There is, however, still a lot of ambiguity as to what happens to condemned properties — especially the destroyed ones.  Will FEMA initiate buy-outs? Do the owners have a responsibility to demolish the structure and make the land clean and safe?  Ideally individuals would have the liberty to do what they see fit with the property.  However, this isn’t always in the best interest of the public especially if the current condition of the property puts the public safety and health at risk.  If it is determined that public health is at risk, the local, state or federal government (after providing just compensation) can take possession via eminent domain.  This shifts responsibility of the property away from the individual and on to the government.

But with the future of compensation funding uncertain in these economic times, we are presented with more unknowns.  Even if disaster relief funding remains at current levels, there still may be a rough ride ahead.  After previous historic flooding in Hemlock Township, the municipality was required to pay half of the compensation for homes destroyed in order to get any federal funding.  It would be very difficult for the municipality to pay half of the amount for homes now declared destroyed from the recent flooding.  And further complicating the matter is the fact that no one seems certain as to how many homes are actually considered destroyed in Fernville and beyond.  The township is currently working on guidelines with the other Emergency Management Agencies (PEMA, FEMA, local EMA) to deal with the severely damaged homes.

Without immediate action our public health may also be at risk.  Many condemned homes have had their power turned off, meters removed, and their water and sewer lines cut.  Without the use of these utilities, it will be very difficult to correct flood related problems now affecting these properties.  If you don’t have the furnace, sump pump, dehumidifiers, fans, and water for cleaning up, mold and other problems are only going to multiply.  If the owners are unable or unwilling to return their properties to a safe, clean, and livable state, then this leaves neighbors and local government to deal with the fallout.  Potential infestation of rodents and bugs, the spread of mold, and a host of other health related problems are of real concern.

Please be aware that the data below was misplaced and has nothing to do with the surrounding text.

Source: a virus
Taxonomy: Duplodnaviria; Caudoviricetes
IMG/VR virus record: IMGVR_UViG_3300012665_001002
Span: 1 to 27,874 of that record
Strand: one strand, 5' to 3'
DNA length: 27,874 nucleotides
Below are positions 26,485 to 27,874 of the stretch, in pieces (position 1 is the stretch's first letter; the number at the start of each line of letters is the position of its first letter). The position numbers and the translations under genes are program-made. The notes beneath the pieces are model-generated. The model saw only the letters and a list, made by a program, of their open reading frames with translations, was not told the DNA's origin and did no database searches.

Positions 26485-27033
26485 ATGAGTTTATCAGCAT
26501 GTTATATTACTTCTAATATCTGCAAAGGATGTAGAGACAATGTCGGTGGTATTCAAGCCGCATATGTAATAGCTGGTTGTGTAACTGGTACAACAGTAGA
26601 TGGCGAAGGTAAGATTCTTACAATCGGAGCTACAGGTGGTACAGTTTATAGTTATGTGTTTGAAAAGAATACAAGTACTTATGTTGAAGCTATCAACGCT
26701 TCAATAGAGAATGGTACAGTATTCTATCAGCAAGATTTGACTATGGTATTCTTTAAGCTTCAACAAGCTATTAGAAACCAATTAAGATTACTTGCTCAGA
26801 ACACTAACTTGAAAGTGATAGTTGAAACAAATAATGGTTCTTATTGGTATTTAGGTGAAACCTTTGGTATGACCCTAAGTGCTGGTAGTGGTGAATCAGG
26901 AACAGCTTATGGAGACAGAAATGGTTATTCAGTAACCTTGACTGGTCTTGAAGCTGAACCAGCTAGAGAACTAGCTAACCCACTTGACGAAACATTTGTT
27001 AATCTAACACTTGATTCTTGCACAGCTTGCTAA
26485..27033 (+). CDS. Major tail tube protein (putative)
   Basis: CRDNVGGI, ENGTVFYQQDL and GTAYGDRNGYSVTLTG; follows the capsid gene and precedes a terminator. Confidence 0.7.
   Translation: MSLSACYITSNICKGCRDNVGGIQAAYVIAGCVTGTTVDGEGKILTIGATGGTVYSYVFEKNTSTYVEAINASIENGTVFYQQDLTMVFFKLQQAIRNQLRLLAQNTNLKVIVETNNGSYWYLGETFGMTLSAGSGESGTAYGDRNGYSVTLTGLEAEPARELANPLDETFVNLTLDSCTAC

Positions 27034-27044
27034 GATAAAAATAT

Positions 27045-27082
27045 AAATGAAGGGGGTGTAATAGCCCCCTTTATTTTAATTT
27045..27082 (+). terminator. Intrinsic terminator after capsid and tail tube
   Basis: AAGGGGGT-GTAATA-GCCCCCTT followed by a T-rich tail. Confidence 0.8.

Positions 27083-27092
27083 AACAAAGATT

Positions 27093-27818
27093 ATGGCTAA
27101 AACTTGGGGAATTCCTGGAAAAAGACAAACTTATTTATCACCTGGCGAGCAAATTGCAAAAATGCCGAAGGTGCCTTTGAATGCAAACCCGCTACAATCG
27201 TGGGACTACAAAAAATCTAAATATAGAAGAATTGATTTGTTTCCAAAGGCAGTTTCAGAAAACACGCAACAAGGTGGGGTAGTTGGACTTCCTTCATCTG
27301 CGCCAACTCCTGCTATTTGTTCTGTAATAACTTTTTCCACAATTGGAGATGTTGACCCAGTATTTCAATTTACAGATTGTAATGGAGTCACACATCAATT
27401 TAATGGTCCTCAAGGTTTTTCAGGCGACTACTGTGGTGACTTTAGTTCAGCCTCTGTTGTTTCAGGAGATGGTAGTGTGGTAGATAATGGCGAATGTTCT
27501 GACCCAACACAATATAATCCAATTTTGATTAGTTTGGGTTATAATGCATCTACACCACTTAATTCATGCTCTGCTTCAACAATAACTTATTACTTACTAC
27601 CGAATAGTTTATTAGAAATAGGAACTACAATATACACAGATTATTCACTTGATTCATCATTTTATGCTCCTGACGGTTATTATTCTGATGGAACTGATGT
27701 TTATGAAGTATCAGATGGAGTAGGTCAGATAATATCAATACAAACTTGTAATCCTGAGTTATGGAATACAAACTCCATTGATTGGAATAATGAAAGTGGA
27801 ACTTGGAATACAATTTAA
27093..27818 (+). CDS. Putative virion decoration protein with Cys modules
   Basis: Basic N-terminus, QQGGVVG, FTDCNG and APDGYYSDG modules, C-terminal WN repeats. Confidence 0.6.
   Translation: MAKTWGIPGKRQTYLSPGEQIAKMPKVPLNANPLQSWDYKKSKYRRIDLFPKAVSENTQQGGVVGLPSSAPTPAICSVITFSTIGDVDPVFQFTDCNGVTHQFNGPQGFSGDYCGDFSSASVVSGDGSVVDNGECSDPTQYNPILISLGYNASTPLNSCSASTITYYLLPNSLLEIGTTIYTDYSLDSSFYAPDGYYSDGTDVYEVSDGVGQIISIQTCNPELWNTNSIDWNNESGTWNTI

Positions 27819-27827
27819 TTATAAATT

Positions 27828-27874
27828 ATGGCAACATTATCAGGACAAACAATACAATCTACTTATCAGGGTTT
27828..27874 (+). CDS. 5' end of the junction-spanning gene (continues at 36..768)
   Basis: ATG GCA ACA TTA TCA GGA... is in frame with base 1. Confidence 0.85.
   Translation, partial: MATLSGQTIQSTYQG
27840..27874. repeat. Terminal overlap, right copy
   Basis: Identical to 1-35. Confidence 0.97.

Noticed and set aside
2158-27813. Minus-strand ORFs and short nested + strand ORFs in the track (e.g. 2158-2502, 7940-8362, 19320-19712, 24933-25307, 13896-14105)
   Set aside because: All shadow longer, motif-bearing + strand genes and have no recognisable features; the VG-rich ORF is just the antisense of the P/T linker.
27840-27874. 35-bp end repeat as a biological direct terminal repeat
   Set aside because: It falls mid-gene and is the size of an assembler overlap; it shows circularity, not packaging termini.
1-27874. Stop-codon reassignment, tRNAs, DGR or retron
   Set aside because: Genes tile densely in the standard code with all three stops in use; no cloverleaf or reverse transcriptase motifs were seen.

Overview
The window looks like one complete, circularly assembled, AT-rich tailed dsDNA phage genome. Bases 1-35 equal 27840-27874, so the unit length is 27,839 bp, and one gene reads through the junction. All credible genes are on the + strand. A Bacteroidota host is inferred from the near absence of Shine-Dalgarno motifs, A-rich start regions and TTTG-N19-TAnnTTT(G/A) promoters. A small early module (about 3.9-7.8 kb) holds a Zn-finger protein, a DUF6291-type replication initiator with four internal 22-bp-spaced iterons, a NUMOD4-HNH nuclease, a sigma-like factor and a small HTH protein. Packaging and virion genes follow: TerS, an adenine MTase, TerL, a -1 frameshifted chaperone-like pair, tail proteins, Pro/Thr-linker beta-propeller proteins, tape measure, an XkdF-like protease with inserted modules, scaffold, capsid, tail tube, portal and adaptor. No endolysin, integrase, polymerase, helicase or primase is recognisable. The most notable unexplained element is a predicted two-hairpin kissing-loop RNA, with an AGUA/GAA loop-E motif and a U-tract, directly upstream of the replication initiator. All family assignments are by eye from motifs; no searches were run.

The tight-knit and resilient community of Fernville has seen flooding before but this time it may be a game changer.  According to supervisors, one of the ideas on the table is to require owners to elevate homes above flood level or move them entirely if flood damage has exceeded 50% of the home’s market value.  The only other option would be to demolish the property.  It is entirely unknown whether home owners could afford or would even be willing to do that.  But one thing is for certain— the landscape is going to change along Drinker Street.  In Mr. Bielskie’s words, “People might have to raise up their houses, move them, or take them down.  Personally, I think those houses with repetitive damage need to be bought out by FEMA.  But there are no real answers from anyone right now.”

This is an ongoing discussion and we can all continue to help one another figure out the answers. Please comment below and let’s get a discussion going that takes us in a positive direction.

Mike Fritz for The Bloomsburg Daily

Photo Credit,  Derek Gittler